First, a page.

Dorota Mytych



Two concerns brought us together to make this work: 1. The ways ideas about an object’s size and material can dictate its public sense of significance. 2. The gap between writing and sculpture in many art contexts and the ways writing often gets used to support or explain a work of art. We wanted to disrupt these assumptions and to mobilize an interconnected relationship between sculpture and written language. As a result, we came together to form Monumental, an exhibition that honors the small and the poetic by collapsing ideas around historical importance. The show also dismantles conventional functions of language and opens up possibilities for what language can become.

We begin by presenting viewers with a false narrative that introduces large, historic sculptures documented by a (fictional) art historian Arthur Block and later made into a conceptual work by a (fictional) artist Mary Todotych. This narrative is supported by the presence of blown-up reproductions of photographs of the supposedly historic, large sculptures, which viewers are set up to believe were created to monumentalize a collective loss in France in the late 1800s. As the exhibition continues, the myth unravels, eventually leading viewers to the actual sculptures: small bronzes accompanied by poems of equal measure. In the corner of the room, a recording of an old woman reciting one of the verses can be heard. Together, the poetic bronzes and the sculptural poems create an intimate space for zooming into a quiet body—a body that gestures at unwritten histories of loss.


Mary Todotych’s statement

Mary Todotych’s conceptual work investigates and manipulates the missing history of a series of bronze, figurative monuments made in France in the late 1800s by an unknown artist. Little seems to have been written about these elegiac monuments. Todotych, however, found photographs of them in historian Arthur Block’s dissertation Form and Feeling (1966), which discusses the overwhelming scale and “uncanny physicality” of the monuments. Block emphasizes how the tremendous size of these public monuments intended to gesture at the immensity of collective loss. Informed by Block’s fragmented account of the giant sculptures and intrigued by their minimally documented and mysterious presence, Todotych creates blown-up reproductions of the book’s photographs to reactivate the historian’s encounter with these monuments and to reconfigure their past. The artist invites the viewer to contemplate the materiality of a monumental body—a body removed through a process of reproduction and sustained through a desire to reanimate and preserve its impact on a past and future public.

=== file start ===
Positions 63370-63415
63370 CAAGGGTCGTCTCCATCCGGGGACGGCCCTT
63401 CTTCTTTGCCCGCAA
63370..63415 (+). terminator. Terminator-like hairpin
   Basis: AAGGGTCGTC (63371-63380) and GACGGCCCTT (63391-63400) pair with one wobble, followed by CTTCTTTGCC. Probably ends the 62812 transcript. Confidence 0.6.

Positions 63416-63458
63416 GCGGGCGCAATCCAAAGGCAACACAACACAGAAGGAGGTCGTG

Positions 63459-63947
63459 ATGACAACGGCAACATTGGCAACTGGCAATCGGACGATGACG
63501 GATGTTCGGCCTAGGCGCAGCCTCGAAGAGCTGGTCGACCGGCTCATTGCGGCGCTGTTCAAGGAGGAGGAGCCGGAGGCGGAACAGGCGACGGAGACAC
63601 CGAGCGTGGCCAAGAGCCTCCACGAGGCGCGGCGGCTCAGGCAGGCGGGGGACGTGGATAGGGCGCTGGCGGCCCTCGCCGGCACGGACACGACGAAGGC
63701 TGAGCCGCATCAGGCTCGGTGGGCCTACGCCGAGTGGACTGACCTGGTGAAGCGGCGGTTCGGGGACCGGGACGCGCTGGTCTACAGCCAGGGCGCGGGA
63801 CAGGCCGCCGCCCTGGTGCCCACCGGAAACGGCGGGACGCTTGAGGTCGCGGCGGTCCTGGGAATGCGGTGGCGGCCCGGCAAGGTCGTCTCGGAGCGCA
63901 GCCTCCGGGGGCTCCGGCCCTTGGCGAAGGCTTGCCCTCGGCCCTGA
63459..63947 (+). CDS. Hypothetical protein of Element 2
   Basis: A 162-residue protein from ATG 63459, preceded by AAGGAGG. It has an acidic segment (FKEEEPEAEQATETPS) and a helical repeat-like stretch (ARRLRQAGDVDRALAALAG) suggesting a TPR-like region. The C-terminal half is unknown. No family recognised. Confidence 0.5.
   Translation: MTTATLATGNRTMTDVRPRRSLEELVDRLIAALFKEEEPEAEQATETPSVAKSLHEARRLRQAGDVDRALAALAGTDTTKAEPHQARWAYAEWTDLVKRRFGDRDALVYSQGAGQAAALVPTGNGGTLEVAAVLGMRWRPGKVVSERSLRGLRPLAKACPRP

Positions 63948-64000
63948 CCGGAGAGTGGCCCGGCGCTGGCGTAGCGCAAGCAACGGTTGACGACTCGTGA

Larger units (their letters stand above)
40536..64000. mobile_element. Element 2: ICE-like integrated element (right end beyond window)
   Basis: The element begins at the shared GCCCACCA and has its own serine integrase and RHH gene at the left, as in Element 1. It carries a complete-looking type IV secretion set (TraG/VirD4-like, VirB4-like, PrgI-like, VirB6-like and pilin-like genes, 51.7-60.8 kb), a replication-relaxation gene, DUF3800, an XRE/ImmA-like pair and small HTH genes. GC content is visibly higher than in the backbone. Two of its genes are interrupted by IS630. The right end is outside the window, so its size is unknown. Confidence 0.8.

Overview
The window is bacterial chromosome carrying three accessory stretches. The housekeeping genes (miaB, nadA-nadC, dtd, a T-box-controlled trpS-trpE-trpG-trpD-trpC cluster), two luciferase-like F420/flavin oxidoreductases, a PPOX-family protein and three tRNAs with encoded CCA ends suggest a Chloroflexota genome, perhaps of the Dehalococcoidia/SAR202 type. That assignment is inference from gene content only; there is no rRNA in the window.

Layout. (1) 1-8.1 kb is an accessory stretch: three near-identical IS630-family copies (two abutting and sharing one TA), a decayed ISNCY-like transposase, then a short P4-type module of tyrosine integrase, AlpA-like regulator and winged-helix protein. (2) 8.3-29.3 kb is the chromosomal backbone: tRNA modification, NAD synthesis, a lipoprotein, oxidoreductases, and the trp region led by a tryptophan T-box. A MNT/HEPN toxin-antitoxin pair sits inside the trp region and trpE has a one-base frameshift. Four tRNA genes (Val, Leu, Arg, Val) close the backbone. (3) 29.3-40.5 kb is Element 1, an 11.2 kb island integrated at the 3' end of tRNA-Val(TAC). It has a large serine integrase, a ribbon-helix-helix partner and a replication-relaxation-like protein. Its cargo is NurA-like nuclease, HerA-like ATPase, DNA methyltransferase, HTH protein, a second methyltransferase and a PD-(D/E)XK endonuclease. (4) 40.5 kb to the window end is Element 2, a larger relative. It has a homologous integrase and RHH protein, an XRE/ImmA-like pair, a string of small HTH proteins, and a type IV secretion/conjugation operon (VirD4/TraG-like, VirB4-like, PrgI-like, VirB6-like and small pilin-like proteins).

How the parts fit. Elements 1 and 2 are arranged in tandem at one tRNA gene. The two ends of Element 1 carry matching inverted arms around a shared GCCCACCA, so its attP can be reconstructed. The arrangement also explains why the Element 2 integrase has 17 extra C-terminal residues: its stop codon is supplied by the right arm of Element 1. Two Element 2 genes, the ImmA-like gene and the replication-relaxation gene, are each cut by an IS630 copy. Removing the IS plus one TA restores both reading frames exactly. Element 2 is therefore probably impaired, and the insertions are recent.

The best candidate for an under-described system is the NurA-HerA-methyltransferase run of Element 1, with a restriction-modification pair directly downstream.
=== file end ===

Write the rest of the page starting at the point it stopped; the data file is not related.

Air holds everyone visible or not

Where do you find them?
A child’s dress peeking out
Afghan rubble, a woman’s arm between a bulldozer’s spokes,
the beggar wobbling on a stair
in the town square. I’ve lost everything
I could see. Everyone,
wildflowers, leaning their brown faces over the border’s edge.
Amir, I wanted to name you,
but you slipped into the folds
of your mother’s skirt
& disappeared—a ghost’s imprint
made of the stillness of stars.


Before we saw them, we held them—once in a dream, twice in a photograph

sliding across the table (how the hand knew to turn the figure over to another).

Made for water, they first lived
in a pond, shimmering with each wind-made ripple—if I forget you,

you might find me
in the wrong room,
carrying a bowl of cantaloupe.

A woman, crumpled rose, folds over—her loss

appears one morning on a telephone wire, still & startled.

He looks right at her, then stretches to reach the wooden piece. Nebraska City’s frozen tank.
A doll’s green dress peeking from Afghan rubble.

Tell me how the disappeared appear like this. How bodies touch each other like that.

To return again & again
is to yearn for the mossy underbelly:

radiant radius bobbing

a slow memory: the beggar’s song playing in the town square.